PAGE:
People have heard the hype. Daylight neutral (autoflower) plants are the next big thing in cannabis. Their life cycle is short, allowing for several harvests a year, and they can grow and flower under as many or as few hours of light as they are offered. Plants remain small for easy harvest and biomass is mostly flower. And yes, it is a beautiful sight to see an entire field of finished flowers in July before others' male pollen flies.
But these plants are not for the inexperienced farmer. In fact, we tell most people they don't want to grow them. So before you jump on the bandwagon, here are some essential lessons in autoflower cultivation we’ve learned from thousands of acres of field trials over the last 4 years.
They are extremely sensitive
Autoflower plants just want to flower and the trickiest part is getting them to grow for as long possible before doing so. It is ingrained into their DNA to try to reproduce at the first signs of stress, after which they put all of their energy into flowering until they expire. Whether they are several days or weeks old – this holds true.
You need to grow a lot
With a shorter life cycle comes much smaller plants. They will need to be planted at a much higher density than full season - add in the guarantee of at least a portion of the crop that will grow only inches to a foot before flowering. This means if you want to fill your canopy you will have far less spacing between rows for weeding implements and overall just a lot more plants to look after. It also means you simply cannot expect the same yield off of a crop of autos as you would a well grown crop of full season plants. With our varieties we recommend a minimum of 4000 seeds per acre with 2' between plants and 4' between rows.
Timing is everything
When germinating auto seeds in a greenhouse prior to planting, be ready to get seedlings into the field within a week of them sprouting. They are extremely temperamental when it comes to getting rootbound, and when root tips hit the bottom of the container they are in, they must be transplanted. If you wait even a few extra days, you could be too late – plants may have already decided to start flowering and you won’t know until you see your field packed with 3” tall nugs. It’s cute, but extremely unproductive.
For germinating, we highly recommend using pre-made plugs with potting soil. These plugs allow for easy transplanting when it's time to move plants into the field. They make removing plants without damaging the roots a lot simpler. If roots are damaged, plants can once again decide to flower. OBC Northwest makes these Earth Pots that work great for us.
If you try a direct sow method, ensure that soil is kept borderline wet. For our direct sow trials we overhead watered multiple times a day. While we had decent germination rates in areas where it was wet, 60%, areas that did not receive enough showed about 20%.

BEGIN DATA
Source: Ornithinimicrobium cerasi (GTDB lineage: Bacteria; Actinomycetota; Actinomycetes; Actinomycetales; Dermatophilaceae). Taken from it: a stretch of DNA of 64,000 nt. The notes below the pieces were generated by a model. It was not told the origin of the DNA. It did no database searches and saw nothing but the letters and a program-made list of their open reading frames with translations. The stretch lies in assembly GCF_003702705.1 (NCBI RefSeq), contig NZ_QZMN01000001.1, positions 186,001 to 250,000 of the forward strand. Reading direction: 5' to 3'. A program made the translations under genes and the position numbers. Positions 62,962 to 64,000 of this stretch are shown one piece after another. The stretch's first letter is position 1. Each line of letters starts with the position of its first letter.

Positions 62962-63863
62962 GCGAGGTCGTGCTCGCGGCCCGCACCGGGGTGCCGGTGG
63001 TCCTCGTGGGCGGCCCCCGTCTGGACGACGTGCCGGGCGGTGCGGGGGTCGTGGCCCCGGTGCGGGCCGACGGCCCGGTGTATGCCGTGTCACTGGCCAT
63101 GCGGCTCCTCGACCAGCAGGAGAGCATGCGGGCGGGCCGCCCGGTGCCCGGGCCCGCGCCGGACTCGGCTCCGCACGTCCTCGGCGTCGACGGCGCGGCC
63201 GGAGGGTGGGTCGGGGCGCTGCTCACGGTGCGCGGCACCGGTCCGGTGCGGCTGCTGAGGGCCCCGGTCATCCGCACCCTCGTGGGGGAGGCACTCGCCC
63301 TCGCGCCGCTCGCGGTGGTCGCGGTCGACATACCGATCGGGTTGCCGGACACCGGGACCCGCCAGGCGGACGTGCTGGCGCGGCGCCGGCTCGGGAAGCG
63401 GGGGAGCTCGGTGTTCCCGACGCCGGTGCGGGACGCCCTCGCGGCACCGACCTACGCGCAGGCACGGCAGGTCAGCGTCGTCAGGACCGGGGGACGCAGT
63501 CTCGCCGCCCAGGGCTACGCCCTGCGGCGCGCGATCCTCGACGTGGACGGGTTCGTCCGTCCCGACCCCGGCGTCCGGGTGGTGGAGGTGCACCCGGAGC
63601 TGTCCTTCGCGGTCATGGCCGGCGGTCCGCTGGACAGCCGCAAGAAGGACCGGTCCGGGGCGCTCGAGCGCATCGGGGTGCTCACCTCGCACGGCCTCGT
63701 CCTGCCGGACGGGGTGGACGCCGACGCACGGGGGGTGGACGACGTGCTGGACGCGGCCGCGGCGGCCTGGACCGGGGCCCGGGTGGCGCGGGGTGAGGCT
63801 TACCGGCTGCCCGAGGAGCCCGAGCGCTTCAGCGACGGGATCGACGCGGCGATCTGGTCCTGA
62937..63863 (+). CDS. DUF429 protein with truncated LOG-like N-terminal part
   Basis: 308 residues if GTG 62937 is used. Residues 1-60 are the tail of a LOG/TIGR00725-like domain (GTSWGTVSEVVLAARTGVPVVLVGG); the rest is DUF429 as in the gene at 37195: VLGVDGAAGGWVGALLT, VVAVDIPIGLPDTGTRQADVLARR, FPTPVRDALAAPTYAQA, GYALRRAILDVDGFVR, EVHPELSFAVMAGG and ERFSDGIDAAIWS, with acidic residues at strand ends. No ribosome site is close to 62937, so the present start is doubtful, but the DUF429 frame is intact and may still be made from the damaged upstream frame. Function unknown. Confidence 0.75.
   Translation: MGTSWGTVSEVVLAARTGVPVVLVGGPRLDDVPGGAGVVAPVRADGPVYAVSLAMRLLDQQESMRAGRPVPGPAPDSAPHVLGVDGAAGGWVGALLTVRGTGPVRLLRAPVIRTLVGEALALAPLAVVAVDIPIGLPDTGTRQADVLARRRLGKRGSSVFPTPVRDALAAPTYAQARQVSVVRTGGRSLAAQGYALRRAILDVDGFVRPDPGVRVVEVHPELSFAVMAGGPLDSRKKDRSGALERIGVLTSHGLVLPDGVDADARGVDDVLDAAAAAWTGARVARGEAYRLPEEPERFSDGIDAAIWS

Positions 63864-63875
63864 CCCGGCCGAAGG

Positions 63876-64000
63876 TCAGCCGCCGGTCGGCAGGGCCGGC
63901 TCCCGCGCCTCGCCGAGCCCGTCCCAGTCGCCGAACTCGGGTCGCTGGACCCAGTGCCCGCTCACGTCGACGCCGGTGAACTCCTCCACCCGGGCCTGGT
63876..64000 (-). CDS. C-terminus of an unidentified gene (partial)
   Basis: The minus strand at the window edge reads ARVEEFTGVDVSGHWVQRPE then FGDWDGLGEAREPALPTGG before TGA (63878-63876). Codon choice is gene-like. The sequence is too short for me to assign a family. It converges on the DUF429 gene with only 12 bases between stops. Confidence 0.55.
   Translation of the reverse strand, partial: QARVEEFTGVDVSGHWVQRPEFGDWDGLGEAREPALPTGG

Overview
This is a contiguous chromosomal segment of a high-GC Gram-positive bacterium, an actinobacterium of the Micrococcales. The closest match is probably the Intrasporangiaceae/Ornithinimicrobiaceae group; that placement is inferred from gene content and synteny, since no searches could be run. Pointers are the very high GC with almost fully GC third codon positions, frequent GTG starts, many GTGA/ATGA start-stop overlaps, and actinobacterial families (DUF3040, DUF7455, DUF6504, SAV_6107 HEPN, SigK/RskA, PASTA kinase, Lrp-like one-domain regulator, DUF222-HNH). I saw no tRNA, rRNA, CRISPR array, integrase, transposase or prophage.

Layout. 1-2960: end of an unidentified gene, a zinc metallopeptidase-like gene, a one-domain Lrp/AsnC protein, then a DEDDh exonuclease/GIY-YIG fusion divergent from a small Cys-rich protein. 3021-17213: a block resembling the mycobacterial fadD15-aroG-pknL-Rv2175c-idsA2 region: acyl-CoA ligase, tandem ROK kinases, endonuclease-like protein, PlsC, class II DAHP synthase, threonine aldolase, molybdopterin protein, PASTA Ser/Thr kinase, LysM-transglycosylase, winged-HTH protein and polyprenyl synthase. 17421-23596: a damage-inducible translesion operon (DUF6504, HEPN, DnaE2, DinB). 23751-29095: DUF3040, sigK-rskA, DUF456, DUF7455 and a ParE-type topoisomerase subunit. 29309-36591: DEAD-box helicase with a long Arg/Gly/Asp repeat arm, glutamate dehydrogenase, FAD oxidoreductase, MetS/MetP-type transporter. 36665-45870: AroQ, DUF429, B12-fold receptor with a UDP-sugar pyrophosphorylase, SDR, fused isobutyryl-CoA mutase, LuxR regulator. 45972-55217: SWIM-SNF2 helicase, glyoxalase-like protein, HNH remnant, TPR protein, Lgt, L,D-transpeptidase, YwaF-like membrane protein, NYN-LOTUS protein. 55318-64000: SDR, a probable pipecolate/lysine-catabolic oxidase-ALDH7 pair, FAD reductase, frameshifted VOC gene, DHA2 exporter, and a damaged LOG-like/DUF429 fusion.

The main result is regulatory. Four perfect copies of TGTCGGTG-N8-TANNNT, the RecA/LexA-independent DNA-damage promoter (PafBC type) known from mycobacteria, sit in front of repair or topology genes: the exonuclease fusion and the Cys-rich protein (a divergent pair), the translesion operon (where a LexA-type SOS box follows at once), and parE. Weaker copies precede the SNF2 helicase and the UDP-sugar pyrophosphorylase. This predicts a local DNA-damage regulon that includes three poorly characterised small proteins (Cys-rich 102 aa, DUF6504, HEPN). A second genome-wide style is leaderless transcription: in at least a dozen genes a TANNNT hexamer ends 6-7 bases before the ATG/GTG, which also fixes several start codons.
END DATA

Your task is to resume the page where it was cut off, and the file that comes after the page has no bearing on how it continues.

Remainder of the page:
Get to know your fields
Once in the field, environmental conditions play an even greater role with daylight neutral than with full season. If soil is too dense or roots are suffocated – flowering can commence. If there is an insect, rodent, or mammal that decides to chew on some leaves – same thing. It is extremely important to know your fields, and know your weaknesses.
Keep them out of the heat
From our trials we found that temperatures in the 100’s also cause autoflowers to do just that - so they are best started early and finished in June or July in climates with extreme heat. They can also be planted again in early fall for a quick late season crop.
Be on the lookout
One of the most difficult aspects of auto production is checking for male flowers. With fields packed full of small plants, you virtually have to crawl on the ground to look for pollen producing male sacs – even on a feminized plant. With greater numbers packed in, it’s a lot of work and poor management can result in a seeded crop with much lower cannabinoid yields.
A shorter life span
Our autos finish in 11-12 weeks (77-84 days) after emergence under ideal conditions. This means you can stick them in the field in early May and harvest in July. This is a huge positive for people in areas where pollination is an issue as male plants don't start releasing pollen until the fall. That said, be prepared to harvest in the mid-summer heat.
Field drying works
For us in Oregon, we found great success chopping spring planted autos in the middle of the summer and allowing them to dry right on the plastic. Temperatures are hot and dry, and plants dried quickly. While terpene levels are significantly lower, there was virtually no loss in cannabinoid content.
Be careful what you wish for
Above all, just be aware, autos aren’t easy. If you are growing a few plants in your front yard they can be absolutely ideal. For those looking to cover acres they are not so easy. Regardless, we are excited about their potential for farmers!